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How to feel human in the middle of a pandemic

Published Apr 30th, 2020 9:48AM EDT
coronavirus anxiety
Image: Martin Lee/Shutterstock

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  • Everyone is feeling weird these days, but connecting to each other is a good way to help us stay grounded and manage our feelings.
  • Therapists recommend connecting virtually over apps regularly and accepting the current state of things as it is.
  • Managing stress and anxiety can be done in a number of ways, from exercise to journaling, and it’s all about finding what’s right for you.
  • Visit BGR’s homepage for more stories.

We’re all feeling a bit, well, not normal right now. The 24-hour news cycle is dominated by bad news (that’s not really out of the ordinary, I guess), we can’t visit friends or loved ones with the freedom that we used to, and we’re all living under the weird shadow of the novel coronavirus pandemic.

It’s not easy, and if you’re feeling gross or out of sorts, you’re definitely not alone. Humans are social creatures, and forcing us to stay away from one another can have a serious impact on mental health. A new article on PopSugar offers a few helpful tips from a professional therapist on how to tackle the strange new normal.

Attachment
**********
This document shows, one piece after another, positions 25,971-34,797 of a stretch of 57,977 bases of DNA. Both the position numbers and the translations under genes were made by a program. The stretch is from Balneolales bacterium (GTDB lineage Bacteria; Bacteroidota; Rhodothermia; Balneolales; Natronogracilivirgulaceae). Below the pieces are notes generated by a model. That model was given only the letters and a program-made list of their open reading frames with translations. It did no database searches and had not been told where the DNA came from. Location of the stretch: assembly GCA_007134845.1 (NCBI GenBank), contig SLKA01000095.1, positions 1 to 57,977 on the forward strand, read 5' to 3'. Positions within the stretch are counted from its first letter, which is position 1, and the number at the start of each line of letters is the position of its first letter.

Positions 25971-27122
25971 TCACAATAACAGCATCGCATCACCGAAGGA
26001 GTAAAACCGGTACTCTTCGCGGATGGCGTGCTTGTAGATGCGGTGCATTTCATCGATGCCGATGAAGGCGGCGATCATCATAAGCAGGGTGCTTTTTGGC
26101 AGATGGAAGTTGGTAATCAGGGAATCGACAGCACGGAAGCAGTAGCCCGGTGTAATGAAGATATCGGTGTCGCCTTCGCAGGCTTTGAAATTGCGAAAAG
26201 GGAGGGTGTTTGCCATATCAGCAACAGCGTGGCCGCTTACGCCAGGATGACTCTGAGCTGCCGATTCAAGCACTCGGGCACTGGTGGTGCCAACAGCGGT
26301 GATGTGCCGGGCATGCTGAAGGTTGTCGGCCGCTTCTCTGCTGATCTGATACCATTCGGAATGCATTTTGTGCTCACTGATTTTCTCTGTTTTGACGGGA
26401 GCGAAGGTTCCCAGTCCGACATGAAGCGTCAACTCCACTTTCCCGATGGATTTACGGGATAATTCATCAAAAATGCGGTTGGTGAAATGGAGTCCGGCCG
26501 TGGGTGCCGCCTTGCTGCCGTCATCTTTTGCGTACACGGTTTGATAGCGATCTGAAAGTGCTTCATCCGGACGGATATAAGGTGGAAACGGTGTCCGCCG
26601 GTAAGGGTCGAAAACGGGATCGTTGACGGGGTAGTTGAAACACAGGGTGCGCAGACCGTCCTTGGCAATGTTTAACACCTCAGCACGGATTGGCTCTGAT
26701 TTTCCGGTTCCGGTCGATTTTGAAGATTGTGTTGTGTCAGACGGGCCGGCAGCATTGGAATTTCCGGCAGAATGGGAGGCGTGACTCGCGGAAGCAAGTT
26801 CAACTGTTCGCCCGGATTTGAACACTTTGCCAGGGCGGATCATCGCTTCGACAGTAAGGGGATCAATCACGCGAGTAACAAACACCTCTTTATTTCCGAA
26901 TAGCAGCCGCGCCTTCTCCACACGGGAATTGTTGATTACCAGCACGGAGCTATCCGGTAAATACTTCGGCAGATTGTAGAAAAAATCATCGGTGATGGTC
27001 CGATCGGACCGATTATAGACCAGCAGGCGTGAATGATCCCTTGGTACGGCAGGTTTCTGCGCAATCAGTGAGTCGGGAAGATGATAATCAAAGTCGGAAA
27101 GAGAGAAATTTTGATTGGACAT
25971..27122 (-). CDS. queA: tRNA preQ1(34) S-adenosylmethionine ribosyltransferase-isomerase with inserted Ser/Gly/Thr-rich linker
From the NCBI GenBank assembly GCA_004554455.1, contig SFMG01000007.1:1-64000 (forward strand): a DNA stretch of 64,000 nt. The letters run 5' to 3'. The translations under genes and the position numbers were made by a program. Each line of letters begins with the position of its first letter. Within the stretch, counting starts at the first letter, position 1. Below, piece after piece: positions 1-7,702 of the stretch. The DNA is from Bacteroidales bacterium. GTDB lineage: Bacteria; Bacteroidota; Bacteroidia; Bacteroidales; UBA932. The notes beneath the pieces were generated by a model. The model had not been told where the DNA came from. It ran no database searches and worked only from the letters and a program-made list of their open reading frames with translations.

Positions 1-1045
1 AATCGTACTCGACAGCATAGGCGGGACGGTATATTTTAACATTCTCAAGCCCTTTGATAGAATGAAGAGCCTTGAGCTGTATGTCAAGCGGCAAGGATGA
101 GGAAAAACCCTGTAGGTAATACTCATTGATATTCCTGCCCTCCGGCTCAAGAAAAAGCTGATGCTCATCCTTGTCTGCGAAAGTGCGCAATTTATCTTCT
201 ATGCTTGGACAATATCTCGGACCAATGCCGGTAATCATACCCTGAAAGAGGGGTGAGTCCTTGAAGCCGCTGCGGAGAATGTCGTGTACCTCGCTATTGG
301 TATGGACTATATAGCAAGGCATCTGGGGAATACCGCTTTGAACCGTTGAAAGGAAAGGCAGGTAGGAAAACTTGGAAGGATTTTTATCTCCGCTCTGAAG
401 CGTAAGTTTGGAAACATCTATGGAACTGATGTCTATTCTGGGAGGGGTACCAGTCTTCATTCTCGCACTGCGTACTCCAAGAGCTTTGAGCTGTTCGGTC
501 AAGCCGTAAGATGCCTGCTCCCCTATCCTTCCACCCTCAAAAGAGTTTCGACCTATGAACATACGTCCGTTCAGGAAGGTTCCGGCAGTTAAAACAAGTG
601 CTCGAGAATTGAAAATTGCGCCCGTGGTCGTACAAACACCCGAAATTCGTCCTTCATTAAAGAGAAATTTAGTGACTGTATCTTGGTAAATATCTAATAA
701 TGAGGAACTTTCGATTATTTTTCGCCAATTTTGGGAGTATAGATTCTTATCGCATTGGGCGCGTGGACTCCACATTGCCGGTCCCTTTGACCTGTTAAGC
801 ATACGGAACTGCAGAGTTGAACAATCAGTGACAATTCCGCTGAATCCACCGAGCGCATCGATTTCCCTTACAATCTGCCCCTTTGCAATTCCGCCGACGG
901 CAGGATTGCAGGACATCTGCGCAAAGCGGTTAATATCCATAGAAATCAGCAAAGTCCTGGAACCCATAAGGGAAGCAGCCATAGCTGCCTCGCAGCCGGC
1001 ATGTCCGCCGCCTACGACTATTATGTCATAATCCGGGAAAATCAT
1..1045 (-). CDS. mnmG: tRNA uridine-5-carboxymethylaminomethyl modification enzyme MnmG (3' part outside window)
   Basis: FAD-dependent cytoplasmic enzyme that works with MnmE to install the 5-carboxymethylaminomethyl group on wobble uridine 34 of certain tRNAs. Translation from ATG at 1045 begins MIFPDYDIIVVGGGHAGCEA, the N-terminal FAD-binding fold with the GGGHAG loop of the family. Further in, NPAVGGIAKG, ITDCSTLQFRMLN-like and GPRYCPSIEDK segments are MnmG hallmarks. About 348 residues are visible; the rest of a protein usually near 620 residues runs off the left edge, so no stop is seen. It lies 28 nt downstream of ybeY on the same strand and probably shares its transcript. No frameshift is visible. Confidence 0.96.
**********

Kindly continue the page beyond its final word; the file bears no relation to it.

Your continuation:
The article — which is totally worth a read, by the way — lays out some advice from Jor-El Caraballo, a Licensed Mental Health Counselor out of New York City. His tips are straightforward and easy to follow. The challenge, of course, is to push yourself to do them even when you’re not feeling quite right.

The first step, Caraballo says, is accepting the current state of things. Nothing is normal, and that’s something that none of us can really do anything about. You’re not going to solve a global pandemic by laying on the couch and worrying about, but you can be more in charge of your own feelings, he suggests.

“Sometimes one of the things that happens first is that we cause a lot of extra tension because we’re rejecting something so much, and that actually keeps us from problem-solving and managing,” Caraballo told PopSugar.

Next, Caraballo suggests focusing on the ways in which we can still connect with one another, even if that means staring at a screen. Facetime, Skype, and Zoom gatherings are all ways we can get some face-to-face interaction with others, even if we’re sitting in different locations. He says that focusing on fun interactions like playing games can help bring up everyone’s mood.

If you’re spending time alone, whether by choice or necessity, focusing on reaching goals can be a good idea. Learning new skills or picking up a hobby you’ve long since abandoned can bring you back to the moment. But don’t force yourself, Caraballo says, to do more than you think you can handle.

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